Travel Trailers

Single Axle or Double Axle Travel Trailer?


Understand the key differences between single axle and double axle travel trailers

Is two better than one? For siblings fighting over desserts or screen time, more is always better. But when it comes to selecting an Airstream travel trailer, you can’t assume that two axles are automatically better than one. 

There is so much to take into consideration when it comes to selecting the perfect Airstream for your wanderlust adventures. You’ll want to contemplate the size, the interior decor, amenities, and weight – the towing capacity your current vehicle can manage. Then there are the bells and whistles each model offers. 


What is an axle?

The short answer is that the axle – like the pulley, lever, and screw – is one of history’s great Simple Machines. Two wheels are connected by a rod that allows the wheels to turn. Your car has two axles, one for the front wheels and one for the back wheels.

In the case of an Airstream travel trailer, the axle is located rearward about three-quarters of the way between the front and end of the aluminum shell. Single-axle travel trailers have one set of wheels and a double axle (dual axle) has two sets of wheels.

If you’re in the market for a travel trailer for the first time, you'll want to consider the number of axles on your Airstream.

Understanding the facts and benefits each axle style offers will get you rolling down the path of making the best decision for your travel trailer needs.

Trailer Size

Airstreams with a single-axle configuration are smaller than those with a double-axle. Airstream builds a few single-axle RVs: Caravel, Bambi, and Basecamp.

These travel trailers range in length from 16 to 22 feet: About twice as tall as the average Christmas tree, or about the size of the average family sedan. Single axle camper trailers can be easier to maneuver because of their smaller overall length.

Think of it this way – if you are pulling a single-axle trailer you will only take up two parking spots (of the pull-through variety) on your sightseeing adventures.


Double-axle Airstreams are larger, like the Classic at 33 feet (the longest Airstream) or the Globetrotter models which are anywhere from 23 to 30 feet long. Because these camper trailers are longer, a double-axle is required to handle the additional weight.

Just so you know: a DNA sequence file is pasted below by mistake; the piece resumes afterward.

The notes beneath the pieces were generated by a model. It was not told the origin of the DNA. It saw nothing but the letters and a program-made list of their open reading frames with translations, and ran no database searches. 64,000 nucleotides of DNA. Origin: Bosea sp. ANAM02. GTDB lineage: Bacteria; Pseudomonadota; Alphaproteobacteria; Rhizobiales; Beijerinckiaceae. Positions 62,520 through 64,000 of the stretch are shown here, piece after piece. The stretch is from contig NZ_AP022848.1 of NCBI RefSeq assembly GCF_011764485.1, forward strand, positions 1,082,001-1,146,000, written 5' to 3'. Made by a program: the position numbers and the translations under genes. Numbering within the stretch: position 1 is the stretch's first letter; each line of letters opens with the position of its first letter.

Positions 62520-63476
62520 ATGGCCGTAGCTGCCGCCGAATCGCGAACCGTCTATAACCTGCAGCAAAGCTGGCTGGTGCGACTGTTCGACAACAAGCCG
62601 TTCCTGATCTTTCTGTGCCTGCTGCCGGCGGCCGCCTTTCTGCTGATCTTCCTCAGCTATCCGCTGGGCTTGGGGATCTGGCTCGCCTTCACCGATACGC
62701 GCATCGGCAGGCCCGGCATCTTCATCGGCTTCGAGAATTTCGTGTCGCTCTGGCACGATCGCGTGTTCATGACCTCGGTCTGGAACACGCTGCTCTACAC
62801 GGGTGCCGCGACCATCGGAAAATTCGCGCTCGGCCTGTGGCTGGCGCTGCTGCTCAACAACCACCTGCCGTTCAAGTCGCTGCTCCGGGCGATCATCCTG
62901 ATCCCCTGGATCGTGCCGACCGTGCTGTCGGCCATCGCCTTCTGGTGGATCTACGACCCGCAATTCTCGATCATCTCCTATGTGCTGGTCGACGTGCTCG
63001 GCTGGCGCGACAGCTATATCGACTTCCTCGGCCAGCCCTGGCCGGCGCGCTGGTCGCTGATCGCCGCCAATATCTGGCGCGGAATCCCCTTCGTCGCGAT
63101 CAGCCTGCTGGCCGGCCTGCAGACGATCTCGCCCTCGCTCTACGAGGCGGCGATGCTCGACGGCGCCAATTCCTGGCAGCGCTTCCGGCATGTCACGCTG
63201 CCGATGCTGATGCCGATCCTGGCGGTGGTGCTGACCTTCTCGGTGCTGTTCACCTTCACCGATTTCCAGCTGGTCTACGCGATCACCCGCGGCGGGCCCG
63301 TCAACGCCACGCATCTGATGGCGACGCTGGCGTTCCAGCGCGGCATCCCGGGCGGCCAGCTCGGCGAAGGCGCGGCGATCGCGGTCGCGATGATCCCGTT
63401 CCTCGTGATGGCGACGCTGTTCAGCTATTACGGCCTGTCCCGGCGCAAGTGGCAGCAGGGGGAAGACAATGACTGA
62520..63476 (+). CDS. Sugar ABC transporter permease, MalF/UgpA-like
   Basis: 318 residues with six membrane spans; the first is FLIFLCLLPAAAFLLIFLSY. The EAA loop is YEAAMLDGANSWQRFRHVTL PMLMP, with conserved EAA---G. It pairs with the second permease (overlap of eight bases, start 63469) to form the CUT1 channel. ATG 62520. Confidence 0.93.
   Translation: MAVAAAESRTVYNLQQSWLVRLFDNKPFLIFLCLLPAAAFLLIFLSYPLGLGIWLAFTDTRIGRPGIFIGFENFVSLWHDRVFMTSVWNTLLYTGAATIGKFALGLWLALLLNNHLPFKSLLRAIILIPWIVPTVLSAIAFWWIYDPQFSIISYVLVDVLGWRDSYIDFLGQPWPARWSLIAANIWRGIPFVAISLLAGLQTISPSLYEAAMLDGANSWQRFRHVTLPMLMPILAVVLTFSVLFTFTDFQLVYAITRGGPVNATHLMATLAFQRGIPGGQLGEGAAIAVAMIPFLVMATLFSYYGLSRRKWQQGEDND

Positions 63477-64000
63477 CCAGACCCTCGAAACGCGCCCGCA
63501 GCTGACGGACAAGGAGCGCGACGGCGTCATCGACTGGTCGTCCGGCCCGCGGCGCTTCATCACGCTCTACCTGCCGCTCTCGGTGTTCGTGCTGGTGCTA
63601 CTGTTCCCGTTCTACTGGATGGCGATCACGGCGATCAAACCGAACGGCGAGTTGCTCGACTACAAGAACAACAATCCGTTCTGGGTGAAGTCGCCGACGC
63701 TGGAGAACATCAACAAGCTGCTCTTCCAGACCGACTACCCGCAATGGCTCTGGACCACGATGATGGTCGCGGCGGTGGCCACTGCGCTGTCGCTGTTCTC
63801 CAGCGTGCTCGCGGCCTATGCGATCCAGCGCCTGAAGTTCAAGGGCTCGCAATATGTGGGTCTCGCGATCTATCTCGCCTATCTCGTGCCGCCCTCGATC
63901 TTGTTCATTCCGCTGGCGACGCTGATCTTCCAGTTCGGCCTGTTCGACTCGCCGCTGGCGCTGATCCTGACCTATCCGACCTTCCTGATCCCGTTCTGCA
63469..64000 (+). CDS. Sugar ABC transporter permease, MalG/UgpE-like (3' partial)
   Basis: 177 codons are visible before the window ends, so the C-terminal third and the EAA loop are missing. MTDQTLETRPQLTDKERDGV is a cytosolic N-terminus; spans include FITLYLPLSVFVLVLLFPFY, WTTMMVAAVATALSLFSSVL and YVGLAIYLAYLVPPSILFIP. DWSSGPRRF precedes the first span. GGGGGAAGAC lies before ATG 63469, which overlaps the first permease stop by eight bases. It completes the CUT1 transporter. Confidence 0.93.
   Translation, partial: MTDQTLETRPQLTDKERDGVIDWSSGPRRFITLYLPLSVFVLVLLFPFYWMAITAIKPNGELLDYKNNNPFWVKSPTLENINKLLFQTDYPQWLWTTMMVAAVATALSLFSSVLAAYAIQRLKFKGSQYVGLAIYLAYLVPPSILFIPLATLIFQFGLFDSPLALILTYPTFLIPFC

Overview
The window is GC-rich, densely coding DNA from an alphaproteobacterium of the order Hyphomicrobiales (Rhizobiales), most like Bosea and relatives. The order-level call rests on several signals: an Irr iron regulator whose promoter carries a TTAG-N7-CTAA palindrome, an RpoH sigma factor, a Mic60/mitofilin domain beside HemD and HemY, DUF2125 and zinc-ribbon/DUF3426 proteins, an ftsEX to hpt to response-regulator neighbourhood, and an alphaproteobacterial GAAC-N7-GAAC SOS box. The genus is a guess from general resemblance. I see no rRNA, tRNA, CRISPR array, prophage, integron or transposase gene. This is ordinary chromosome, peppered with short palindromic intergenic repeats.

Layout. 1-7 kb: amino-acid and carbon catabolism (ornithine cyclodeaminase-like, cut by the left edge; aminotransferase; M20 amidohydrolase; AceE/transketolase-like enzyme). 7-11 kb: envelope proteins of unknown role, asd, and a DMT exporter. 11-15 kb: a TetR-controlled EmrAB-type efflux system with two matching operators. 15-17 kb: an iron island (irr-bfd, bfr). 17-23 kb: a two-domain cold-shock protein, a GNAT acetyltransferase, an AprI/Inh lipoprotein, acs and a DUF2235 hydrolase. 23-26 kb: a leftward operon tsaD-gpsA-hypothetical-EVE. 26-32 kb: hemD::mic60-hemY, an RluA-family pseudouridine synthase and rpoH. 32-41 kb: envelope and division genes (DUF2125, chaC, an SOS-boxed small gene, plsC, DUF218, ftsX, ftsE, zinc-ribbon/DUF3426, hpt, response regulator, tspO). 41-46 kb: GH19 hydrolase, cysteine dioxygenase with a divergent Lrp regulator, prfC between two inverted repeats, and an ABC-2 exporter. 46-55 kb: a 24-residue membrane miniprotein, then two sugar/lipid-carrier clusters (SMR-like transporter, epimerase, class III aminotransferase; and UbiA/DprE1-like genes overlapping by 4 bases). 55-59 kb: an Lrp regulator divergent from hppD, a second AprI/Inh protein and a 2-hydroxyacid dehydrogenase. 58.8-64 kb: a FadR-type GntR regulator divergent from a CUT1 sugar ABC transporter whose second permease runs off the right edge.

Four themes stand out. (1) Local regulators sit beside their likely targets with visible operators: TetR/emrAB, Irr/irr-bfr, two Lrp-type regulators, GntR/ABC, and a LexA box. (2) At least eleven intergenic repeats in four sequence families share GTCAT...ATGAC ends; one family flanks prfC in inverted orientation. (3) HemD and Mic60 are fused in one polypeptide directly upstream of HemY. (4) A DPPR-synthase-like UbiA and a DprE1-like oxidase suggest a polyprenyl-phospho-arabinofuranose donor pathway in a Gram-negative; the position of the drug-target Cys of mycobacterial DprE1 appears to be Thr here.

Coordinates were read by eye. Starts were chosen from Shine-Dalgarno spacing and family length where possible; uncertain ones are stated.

Function and Style

No matter if you choose a travel trailer that has a single axle or a double axle, the performance and overall towing experience will not be impacted. The sleek design of each Airstream is aerodynamic and sure to provide a smooth ride regardless of the number of axles. This is true for the signature silver bullets, but also for Basecamp models.

Airstream Aerodynamic Design airflow

Towing Experience

Single axle travel trailers are smaller and weigh less than double axle trailers. Lighter weight typically translates into less rolling resistance which naturally means you can travel with less road and wind resistance.

Lighter weight, single axle travel trailers can also typically be pulled by an SUV. If you already have an SUV, chances are you won’t need to be in the market for a new truck at the same time that you’re shopping for your travel trailer. 


If you have an axle preference, you can use that to start narrowing your trailer search. If you’re still unsure, you might want to check out our interactive questionnaire that takes your responses and makes suggestions about the best Airstream for your needs.

Understanding everything you can about your travel trailer preferences and desires before you begin seriously shopping will help you quickly hone in on the right trailer for you. There are numerous interior decor options and even more floor plans to choose from when shopping for an Airstream, but when looking at trailer axles, there are only two options. 

Ultimately, it comes down to the weight and length of the travel trailer. The split between Airstream lengths and whether they’re single axle or double axle is 22’ and 23’. For optimal safety and towing performance, 23-foot models and above get two axles for better management of the added weight, but for 22-foot and under, one axle can perfectly manage the weight. 

Which one is right for you? Compare specs side-by-side or learn more about axles to help narrow in on the travel trailer that is perfect for your wandering needs.

Compare Travel Trailers

More on Axles